Doors of Perception author Aldous Huxley requested a dose of LSD as he succumbed to laryngeal cancer in 1963. Three weeks later, Huxley’s widow, Laura Archera, wrote a letter describing the experience (“the most beautiful death”) to her brother-in-law. Today the prescription of psychedelic drugs to terminally ill patients is less uncommon than you might expect.
“I do not have experiences in order to write about them. I live in order to live,” Rachel Kushner told New York Magazine. Boris Kachka profiles 2013’s most critically acclaimed author and 2013 Year in Reading participant about what it was like to grow up with hippie parents, riding motorcycles, and her affinity for the art world.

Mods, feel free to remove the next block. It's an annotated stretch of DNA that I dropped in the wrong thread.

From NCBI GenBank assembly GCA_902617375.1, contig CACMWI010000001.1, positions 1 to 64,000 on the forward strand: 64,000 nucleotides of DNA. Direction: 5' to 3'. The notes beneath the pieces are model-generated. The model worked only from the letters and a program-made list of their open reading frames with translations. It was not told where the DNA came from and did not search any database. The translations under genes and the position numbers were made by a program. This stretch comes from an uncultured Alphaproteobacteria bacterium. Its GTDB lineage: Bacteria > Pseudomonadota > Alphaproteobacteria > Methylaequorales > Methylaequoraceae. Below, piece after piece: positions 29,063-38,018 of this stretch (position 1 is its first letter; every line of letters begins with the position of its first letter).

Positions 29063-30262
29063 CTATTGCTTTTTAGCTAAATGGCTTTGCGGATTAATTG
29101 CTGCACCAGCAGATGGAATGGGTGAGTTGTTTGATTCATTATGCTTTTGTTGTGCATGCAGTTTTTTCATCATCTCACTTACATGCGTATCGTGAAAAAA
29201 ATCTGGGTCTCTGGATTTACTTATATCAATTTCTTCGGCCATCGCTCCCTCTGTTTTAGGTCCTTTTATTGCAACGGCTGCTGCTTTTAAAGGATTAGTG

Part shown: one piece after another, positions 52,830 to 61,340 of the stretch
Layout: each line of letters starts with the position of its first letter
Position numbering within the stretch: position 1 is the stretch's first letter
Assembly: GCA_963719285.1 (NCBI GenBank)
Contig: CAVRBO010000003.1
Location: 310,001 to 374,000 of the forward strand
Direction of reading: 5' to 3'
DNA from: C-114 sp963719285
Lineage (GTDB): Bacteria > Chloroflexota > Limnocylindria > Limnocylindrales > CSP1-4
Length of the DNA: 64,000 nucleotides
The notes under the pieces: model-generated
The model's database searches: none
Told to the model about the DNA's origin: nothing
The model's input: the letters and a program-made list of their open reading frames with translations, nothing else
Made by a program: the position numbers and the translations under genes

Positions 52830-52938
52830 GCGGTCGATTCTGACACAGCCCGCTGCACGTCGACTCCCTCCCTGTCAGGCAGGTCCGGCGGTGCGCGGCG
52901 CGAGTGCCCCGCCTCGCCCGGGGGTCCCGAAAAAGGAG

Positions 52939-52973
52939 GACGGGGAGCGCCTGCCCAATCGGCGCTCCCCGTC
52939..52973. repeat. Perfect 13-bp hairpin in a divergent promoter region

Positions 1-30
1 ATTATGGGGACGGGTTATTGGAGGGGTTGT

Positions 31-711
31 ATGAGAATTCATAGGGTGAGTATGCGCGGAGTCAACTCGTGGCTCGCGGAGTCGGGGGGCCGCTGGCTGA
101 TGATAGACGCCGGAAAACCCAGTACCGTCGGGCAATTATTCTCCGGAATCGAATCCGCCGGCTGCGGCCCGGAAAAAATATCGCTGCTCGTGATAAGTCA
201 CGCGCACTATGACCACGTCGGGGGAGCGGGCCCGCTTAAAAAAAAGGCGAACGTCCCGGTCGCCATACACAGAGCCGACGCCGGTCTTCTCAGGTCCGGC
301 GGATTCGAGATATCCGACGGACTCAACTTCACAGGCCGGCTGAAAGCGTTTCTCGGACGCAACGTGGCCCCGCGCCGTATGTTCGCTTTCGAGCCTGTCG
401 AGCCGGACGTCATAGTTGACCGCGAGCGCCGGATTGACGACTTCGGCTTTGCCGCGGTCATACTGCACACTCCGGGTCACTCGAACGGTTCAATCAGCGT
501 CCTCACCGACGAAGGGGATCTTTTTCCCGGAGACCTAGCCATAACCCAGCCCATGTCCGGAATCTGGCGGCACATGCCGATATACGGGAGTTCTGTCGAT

“Writing isn’t entirely mental. You’re a physical being, and sometimes when your writing is broken, it’s your body that needs attention, not your mind.” Rebecca Makkai has some tips for breaking writer’s block and a very cool perspective on writing as a whole person. Pair with our interview with Makkai about her latest novel, The Hundred-Year House.
We’ve published essays before on the importance of good grammar, but it’s rare that something comes along that illustrates its value so clearly. A couple weeks ago, the Times published a blurb about This is the Story of a Happy Marriage, a recent essay collection by Ann Patchett, that led to the author sending in what may be the best correction of all time. For more on Patchett’s work, you could read Kevin Charles Redmon on her book State of Wonder.